of books by Ken Thompson

KEN THOMPSON, Ph.D. ( ) is a Senior Research Fellow and Honorary Senior Lecturer, Department of Animal and Plant Sciences, University of Sheffield, UK.

Where do Camels Belong?
by Ken Thompson
  Greystone Books, 2014

Thompson explores the idea of 'native' and 'alien' (often called invasive) species and juxtaposes the 'frozen moment' ideology of modern conservation biologists with Darwin's theory of evolution and the history of life on earth that explains birth and extinction of species on migration and natural selection (adaptation). Today's question is, what qualifies as natural or native? Here, the conservation biologist makes a distinction between 'natural' and change brought on by 'human agency', which by definition is not natural, thus alien, and worse, invasive.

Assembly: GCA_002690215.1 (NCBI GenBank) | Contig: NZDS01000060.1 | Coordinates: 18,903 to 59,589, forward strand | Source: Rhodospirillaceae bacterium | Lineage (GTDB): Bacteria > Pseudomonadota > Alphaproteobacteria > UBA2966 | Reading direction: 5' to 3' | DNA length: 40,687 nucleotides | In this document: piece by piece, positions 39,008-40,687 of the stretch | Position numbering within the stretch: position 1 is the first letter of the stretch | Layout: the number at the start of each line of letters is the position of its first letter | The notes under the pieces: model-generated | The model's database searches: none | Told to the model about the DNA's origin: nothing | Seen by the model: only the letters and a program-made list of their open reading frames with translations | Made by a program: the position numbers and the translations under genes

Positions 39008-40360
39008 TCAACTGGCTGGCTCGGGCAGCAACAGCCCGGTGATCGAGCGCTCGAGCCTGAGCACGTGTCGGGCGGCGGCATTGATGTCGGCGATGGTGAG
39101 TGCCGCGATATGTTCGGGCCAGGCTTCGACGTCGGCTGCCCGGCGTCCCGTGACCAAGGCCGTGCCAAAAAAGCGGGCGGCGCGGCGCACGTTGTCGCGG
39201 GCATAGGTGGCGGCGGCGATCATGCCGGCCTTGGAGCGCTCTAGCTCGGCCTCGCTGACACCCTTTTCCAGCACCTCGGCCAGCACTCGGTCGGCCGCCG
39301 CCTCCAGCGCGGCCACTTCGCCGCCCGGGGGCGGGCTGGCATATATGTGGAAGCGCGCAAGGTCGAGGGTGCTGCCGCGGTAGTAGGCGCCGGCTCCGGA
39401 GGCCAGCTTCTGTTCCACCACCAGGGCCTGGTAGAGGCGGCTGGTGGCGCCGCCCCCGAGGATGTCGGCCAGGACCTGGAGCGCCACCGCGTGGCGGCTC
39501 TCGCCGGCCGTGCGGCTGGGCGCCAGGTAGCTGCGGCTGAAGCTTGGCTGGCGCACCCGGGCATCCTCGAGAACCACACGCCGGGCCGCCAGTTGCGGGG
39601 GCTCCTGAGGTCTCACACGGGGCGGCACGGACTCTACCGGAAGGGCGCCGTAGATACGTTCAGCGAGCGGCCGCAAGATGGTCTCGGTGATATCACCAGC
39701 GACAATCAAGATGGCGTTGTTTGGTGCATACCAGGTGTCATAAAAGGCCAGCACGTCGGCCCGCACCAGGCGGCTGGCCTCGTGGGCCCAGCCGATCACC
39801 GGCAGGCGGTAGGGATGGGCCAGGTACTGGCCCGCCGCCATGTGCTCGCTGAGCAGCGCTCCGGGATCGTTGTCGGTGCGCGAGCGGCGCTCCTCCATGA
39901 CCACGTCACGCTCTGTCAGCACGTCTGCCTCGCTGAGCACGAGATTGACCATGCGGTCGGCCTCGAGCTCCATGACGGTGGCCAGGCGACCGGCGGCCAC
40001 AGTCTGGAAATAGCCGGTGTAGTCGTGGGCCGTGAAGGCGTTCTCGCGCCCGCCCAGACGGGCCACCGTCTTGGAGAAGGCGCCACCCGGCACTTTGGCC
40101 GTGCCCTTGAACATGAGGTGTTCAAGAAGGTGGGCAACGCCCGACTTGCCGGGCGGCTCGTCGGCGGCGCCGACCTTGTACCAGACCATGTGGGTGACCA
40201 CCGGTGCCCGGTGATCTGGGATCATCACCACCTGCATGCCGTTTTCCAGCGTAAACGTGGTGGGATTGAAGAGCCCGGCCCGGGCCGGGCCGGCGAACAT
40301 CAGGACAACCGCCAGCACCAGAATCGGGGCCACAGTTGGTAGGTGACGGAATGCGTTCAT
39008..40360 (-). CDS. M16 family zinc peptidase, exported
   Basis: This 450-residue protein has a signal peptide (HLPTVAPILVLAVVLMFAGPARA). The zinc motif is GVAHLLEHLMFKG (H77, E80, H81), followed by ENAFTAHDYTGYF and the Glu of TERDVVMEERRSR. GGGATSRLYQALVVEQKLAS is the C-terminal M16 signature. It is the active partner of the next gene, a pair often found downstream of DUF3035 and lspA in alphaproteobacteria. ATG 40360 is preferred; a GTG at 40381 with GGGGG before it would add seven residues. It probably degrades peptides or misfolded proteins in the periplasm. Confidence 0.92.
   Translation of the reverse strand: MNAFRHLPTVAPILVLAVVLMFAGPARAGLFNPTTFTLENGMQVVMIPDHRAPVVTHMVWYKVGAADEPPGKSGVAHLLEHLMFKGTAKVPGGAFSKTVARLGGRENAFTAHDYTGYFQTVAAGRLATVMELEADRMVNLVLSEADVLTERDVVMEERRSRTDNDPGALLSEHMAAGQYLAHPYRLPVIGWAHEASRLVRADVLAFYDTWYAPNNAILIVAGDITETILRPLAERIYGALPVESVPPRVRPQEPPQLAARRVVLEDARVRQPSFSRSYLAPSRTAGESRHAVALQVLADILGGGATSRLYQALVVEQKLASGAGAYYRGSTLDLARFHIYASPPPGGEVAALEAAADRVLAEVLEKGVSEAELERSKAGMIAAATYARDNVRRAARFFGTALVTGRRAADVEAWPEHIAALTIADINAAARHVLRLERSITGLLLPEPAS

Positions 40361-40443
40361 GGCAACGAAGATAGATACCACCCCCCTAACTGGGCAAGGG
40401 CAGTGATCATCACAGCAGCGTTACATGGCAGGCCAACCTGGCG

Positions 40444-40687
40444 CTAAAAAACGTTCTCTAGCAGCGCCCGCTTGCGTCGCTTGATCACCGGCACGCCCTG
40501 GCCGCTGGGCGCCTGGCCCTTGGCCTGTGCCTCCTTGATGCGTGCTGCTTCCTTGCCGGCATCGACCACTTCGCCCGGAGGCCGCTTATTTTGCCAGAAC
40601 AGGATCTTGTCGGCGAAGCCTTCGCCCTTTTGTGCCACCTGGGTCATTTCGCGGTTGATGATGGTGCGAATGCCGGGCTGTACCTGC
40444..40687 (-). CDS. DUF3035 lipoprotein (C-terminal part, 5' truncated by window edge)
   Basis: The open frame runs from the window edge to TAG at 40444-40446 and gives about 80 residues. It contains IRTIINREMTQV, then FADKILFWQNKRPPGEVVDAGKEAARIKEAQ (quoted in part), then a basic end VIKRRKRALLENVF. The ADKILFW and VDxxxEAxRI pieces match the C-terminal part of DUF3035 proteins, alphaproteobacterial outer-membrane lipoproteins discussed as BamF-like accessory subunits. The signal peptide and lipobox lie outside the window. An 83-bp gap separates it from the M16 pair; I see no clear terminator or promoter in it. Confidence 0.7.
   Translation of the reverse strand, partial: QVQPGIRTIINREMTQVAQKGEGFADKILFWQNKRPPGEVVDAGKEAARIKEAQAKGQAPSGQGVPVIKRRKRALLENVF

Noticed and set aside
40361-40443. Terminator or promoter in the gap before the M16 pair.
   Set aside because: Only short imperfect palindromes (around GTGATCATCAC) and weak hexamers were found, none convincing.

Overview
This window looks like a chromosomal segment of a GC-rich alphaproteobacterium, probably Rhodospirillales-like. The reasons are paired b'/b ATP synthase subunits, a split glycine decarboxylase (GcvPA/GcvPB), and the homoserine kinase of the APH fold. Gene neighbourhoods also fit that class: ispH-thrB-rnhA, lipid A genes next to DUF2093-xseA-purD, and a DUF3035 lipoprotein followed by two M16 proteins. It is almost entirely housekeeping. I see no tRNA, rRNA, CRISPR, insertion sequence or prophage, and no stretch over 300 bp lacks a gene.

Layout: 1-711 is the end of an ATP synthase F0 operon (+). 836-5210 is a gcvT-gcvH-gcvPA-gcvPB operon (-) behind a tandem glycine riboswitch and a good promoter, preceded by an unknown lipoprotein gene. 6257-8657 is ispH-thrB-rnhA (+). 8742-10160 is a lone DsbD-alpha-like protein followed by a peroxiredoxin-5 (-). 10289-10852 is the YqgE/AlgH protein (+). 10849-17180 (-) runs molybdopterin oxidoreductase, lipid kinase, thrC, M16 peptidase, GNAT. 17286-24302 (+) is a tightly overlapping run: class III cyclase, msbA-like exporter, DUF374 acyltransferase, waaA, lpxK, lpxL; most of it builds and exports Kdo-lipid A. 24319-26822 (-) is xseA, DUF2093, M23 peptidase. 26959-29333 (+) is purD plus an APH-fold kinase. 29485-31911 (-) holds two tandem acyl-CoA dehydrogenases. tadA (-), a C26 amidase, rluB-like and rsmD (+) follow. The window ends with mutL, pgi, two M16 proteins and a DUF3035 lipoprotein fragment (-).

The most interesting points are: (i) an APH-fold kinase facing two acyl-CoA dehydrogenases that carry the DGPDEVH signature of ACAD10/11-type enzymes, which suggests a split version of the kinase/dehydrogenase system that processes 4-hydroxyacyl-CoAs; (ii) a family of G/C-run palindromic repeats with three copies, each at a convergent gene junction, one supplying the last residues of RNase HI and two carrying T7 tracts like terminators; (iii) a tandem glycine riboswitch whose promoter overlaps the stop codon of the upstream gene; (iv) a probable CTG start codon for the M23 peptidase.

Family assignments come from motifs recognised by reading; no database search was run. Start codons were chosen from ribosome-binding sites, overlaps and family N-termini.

He has written this book clearly as a corrective narrative countering current trends of equating alien with invasive, where invasive always means destructive towards native species, although only few invasive species are problematic. If they are problematic, they tend not to be so for native species, but threaten human economic prospects. In modern conservation biology, alien species have become scapegoats for habitat destruction, although human caused habitat destruction often endangers 'natives' and allows alien species well adapted to modern human habitats to prosper. Clearly, invasive species are more an indicator of human influence on habitats, rather then evidence of the destructive nature of the alien species.


February 16, 2015 /  © 2015 Lukas K. Buehler / go back to Book Review Home